Monday, March 29, 2010

Polish

Polish chickens don’t come from Poland, but they are an anciet breed. Certainly, they were popular and highly regarded as an egg breed by the 16th century. Aldrovandi, the Italian professor who wrote the first book about chickens in 1600, features a woodcut of a crested breed that he calls Paduan. This illustration comes from Lewis Wright's Practical Poultry Keeper, 1899, shows Golden and White Crested Black Polish, on either side of White Faced Black Spanish. The illustrator is not identified.

How they got their name remains lost in history. Perhaps from a corruption of the Paduan name, or a reference to the crest on the poll of their heads.

That crest is the most obvious distinguishing characteristic of Polish chickens. The feathers growing wildly out of the head give them a crazy appearance. The crest is not only feathers – the skull itself has a knob on it, shown in this drawing from Lewis Wright’s Illustrated Book of Poultry. Because of the placement of the crest, the bony skull structure affects the nostrils, so that Polish chickens have flattened, cavernous nostrils, as shown here in another illustration from Wright.

Four varieties of Polish chickens are recognized in the APA’s first Standard in 1874, all non-bearded: White Crested Black, Golden, Silver and White. Bearded Golden, Silver, White and Buff Laced were admitted to the Standard in 1883. The non-bearded Buff Laced variety was admitted in 1938, the non-bearded White Crested Blue in 1963 and the non-bearded Black Crested White in 1996.

Polish have been valued as egg layers throughout the centuries. This cover portrait from the April, 1910 issue of Commercial Poultry shows a White Crested Black Polish.

Other Crested breeds include the Old French breed Crevecoeur, the more modern Houdan and the old Sultan. Jim Parker, who is also leading the Dorking Club, is the contact person for the Crested Breeds Club:

RR #6, 3232 Schooler Road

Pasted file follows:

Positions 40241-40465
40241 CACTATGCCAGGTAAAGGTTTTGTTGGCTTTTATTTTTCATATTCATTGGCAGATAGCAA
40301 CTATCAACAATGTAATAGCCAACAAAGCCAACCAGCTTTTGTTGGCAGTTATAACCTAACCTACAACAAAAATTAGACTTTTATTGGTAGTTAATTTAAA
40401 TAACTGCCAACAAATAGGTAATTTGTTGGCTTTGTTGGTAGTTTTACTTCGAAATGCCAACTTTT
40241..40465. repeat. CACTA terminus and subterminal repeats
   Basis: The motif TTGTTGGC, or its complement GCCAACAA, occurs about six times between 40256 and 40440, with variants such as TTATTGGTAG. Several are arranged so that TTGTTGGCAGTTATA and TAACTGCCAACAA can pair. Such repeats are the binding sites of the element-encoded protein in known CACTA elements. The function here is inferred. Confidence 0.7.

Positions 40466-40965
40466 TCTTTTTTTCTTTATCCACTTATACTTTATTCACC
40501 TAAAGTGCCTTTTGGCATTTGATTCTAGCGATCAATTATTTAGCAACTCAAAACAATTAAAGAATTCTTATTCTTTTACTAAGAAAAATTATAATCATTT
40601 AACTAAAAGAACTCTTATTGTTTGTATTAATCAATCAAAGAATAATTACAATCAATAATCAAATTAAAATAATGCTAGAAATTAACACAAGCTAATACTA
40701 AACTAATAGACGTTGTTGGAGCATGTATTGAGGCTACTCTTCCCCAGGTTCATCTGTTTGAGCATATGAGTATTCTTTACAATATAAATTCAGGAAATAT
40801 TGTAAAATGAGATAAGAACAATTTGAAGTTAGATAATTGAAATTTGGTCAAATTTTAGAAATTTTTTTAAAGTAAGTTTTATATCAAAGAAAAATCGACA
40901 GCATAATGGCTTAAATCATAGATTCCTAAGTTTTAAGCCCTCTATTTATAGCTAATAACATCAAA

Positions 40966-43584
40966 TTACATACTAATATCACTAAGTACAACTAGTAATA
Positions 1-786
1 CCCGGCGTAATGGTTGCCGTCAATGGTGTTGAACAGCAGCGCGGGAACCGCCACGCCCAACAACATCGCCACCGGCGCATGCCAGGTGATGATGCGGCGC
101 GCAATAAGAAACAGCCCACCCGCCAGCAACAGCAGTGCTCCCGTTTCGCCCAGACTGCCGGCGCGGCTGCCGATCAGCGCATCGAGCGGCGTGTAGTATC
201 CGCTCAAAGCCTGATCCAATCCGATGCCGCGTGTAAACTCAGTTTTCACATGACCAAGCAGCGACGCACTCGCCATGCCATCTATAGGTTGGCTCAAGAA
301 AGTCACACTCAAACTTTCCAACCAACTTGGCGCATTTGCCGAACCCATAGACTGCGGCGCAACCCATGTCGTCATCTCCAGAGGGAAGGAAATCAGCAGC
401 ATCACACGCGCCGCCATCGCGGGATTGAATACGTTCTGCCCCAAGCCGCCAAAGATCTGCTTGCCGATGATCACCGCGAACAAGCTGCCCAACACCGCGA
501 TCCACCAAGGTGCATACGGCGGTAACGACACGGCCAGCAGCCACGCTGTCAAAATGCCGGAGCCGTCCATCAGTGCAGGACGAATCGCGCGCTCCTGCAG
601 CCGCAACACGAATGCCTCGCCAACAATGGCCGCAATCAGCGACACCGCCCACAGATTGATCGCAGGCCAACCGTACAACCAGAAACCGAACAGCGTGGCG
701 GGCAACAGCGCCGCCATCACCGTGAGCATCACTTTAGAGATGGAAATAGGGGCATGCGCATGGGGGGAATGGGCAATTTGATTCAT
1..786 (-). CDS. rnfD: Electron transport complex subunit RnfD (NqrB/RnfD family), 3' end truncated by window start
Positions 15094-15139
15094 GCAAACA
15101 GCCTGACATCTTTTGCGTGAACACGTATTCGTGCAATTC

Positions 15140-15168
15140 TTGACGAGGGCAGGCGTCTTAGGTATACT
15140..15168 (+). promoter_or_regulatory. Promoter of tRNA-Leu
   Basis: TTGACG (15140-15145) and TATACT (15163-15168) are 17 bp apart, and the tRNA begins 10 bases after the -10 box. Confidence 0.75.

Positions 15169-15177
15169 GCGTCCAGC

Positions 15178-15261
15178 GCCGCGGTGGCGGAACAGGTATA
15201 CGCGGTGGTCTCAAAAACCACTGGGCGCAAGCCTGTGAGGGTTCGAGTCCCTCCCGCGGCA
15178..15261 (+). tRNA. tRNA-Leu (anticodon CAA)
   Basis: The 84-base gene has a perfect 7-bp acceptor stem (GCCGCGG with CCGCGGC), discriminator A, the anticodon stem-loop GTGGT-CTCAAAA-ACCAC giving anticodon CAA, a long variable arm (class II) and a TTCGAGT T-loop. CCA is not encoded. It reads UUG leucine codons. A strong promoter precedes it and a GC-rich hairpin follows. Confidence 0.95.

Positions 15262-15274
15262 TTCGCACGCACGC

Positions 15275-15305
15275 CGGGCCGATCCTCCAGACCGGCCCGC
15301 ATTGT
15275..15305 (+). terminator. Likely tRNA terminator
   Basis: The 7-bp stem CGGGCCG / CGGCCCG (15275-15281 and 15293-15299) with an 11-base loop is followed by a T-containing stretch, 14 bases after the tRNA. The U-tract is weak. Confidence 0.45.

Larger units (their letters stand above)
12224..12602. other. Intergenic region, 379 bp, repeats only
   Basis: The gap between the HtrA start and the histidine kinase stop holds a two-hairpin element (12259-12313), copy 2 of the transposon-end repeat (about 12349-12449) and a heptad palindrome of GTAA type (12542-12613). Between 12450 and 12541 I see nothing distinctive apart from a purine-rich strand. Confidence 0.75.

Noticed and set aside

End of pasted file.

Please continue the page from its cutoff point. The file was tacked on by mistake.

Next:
Cridersville, OH 45806
e-mail: polishman@woh.rr.com

2 comments:

Andrea said...

Hi, at first sorry for my english!! the history of the name of the Polish breed is very strange. In Italy we had a crested breed, the Polverara Fowl, that was tipical of the Padua regions. In the last centuries she was called "Paduan", and Aldrovandi depicted some Polverara, NOT primitive Polish, calling them "Paduans" or better "Gallus patavinus" and "Gallina Patavina".
Fowl very similar to the polish was diffused in East Europe, Holland, Balgium and also in France. In France the great naturalist Buffon depicted a fowl breed called "crested fowl", that look as the modern polish. Also he depicted the Padoue fowl, that look as the old Polverara.
But with the XIX century incoming, in France the "crested fowl" obtain a new name, may be for the similarity withe the polverara: some author start to call them "Padoue", or Padouan fowl. After few decades they was imported in Italy, creating a great confusion with the italian Paduan or Polverara. The name Polish was utized probably at first in England, may be in reference to the beautiful, polished look of the birds. Hi!!

Christine Heinrichs said...

Hello, Andrea! Thank you for your detailed comment. Help me to understand: Paduan is another name for the Polverara, not Polish. Today's Polish comes from the French crested breeds, which were called Padoue, because of their similarity to the Polverara. After these French birds were brought to Italy, they were confused with the Polverara. They were called Polish first in England.

Thanks for your help. How is your book coming along?